#writing #competition #winner

It’s not only myself that needs to be congratulated, though. I’d like to thank Charli Mills for thinking up the idea of these writing contests and for the fantastic work she does in publishing a 99-word flash fiction challenge every week. Her challenges have pushed me with my writing and, although I don’t enter them every week, produced pieces of flash fiction that always get wonderful comments, as well as some great constructive feedback that helps me improve my writing.

Thank you to the three judges of the contest, Norah Colvin, Robbie Cheadle and Anne Goodwin. They had no idea who wrote any of the entries until after they’d selected the winning entries. And, finally, congratulations to every one of you who had a go and submitted an entry. I’ve read some of them and can see that I was up against some very tough competition.

To read my winning piece of flash fiction, you’ll need to visit The Carrot Ranch. I’m not going to publish it here because Charli and her team are the ones that put all the hard work in. I just sat at my computer and allowed my mind to wander. Click the following link to read the story.

© 2017 Copyright-All rights


      1. I can’t wait for your next book, Hugh. It will be fascinating to see what mix of stories you use or if you decide to shake it up and do something completely different, like just one or 2 genres or a play or something else, though the iPad app series read almost play-like to me. Happy December 1st, Hugh and fam . . . looking forward to seeing your charity post, too!

        1. My plans are to have book two on the shelves early October 2018, Leigh. There will be a good mix of genres again, but also some which I’ve never tackled before.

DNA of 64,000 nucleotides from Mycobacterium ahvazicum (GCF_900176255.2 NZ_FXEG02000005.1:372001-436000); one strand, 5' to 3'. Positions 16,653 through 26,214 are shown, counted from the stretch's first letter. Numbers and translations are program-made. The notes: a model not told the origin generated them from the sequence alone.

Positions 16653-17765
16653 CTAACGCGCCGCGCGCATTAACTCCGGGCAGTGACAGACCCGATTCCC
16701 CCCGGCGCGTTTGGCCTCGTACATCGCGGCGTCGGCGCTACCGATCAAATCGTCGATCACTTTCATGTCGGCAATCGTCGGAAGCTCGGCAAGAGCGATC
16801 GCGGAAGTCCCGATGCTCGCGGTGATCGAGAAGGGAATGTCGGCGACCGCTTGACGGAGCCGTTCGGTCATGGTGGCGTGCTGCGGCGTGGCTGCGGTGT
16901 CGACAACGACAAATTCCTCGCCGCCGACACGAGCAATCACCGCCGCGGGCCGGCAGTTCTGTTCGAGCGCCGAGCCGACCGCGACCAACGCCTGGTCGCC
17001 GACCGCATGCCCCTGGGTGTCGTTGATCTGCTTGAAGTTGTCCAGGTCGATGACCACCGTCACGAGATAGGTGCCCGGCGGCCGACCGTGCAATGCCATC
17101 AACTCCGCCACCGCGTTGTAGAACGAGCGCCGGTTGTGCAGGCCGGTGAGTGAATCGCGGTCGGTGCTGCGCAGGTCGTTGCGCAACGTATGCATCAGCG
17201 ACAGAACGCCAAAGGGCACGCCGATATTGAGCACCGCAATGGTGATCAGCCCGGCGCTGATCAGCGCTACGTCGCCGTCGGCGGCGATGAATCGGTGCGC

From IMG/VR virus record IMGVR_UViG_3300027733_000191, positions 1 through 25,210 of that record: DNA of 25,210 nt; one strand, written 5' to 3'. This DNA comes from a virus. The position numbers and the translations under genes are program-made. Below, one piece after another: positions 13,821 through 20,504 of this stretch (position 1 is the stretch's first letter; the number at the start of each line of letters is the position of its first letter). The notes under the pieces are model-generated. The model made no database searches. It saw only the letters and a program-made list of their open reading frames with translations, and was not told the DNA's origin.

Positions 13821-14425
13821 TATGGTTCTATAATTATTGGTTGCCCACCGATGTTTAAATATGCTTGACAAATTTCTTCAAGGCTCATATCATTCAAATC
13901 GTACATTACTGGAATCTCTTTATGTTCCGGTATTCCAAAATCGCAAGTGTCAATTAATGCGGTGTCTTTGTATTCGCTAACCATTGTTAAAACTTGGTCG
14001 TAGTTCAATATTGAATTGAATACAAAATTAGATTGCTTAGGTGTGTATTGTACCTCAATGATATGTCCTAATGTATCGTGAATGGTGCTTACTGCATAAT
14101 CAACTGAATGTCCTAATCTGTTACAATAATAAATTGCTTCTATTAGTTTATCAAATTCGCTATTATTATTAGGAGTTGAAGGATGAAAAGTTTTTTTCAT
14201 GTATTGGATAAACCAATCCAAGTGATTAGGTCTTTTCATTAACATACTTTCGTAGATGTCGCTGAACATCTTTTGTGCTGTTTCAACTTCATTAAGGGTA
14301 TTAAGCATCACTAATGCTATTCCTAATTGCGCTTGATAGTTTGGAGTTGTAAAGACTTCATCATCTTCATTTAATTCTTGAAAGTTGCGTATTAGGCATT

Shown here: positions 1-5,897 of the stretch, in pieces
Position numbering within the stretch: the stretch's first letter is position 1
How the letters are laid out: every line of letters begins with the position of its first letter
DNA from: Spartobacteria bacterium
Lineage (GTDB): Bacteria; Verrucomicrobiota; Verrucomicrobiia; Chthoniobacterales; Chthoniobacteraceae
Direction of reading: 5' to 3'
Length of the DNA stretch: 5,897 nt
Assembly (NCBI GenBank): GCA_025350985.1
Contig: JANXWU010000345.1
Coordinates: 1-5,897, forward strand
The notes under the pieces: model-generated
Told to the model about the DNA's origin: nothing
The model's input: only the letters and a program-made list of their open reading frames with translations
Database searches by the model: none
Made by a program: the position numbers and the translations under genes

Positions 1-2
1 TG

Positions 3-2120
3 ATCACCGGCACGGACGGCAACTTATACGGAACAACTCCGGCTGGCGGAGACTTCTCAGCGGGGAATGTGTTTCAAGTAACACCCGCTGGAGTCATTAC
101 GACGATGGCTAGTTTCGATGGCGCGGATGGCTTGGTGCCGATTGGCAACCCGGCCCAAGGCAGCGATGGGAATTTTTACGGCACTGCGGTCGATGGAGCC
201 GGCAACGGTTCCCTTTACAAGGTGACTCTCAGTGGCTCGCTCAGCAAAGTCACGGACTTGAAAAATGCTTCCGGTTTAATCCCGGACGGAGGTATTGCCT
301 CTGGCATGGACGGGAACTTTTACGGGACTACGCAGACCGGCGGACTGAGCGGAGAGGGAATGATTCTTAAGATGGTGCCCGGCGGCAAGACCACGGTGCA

Thank you so much. My charity post will be out in about 10 days time. I’m looking forward to hosting it again, as I didn’t get around to doing one last year.
          As for it already being December, where does time go? I can’t quite believe that Glimpses is one year old on Wednesday. I’ll be celebrating. 🍺
          Have a great weekend. 🎄

    1. I’ve had a go at quite a few writing competitions, but never got anywhere with them, Colleen. This time, however, I went about writing my entry using a different method. It seems to have paid off.
      Congratulations on winning contest #2. It was a brilliant entry. Had me rocking with laughter. 💛

  1. Thank you for sharing your winning process, Hugh. The fact that winning caused you to reflect upon your process and share it with us, makes us all winners because we get to learn from your experience. I’m impressed that winning has encouraged a change in attitude to writing. I didn’t expect that effect and am pleased to have played a small part in helping you reach the next stage and remove some of that chip from your shoulder. Chiselling can be difficult work. While I think writing for your target audience is great, I can’t say I was influenced by, or even noticed, your reference to the Southern Hemisphere per se. Congratulations again. I wish you success with future endeavours.

    1. Not just a small part, but you played a big part, Norah. Afterall, it was you that hosted contest #1 and encouraged me to have a go.

      As for the Southern Hemisphere, in my mind, I set the second part of the story south of the equator. I did some research into children’s illnesses in Africa as well as names for children. When I expand this story, I’ll include the location. 99-words was tough to fit everything in, but everybody did a great job with facing that part of the challenge. Afterall, many of you do it every week over at Charli’s.

      1. Well, I’m pleased I helped you along your writing journey, Hugh. Perhaps I’ll concede that’s the teacher in me. I look forward to reading the expanded story too. Please draw my attention to it, as some things slip through the net – I’ve more a shark net than a sieve. 🙂
        We do write 99 words every week at Charli’s. I hope you’ll be joining in more often now. Best wishes with your writing.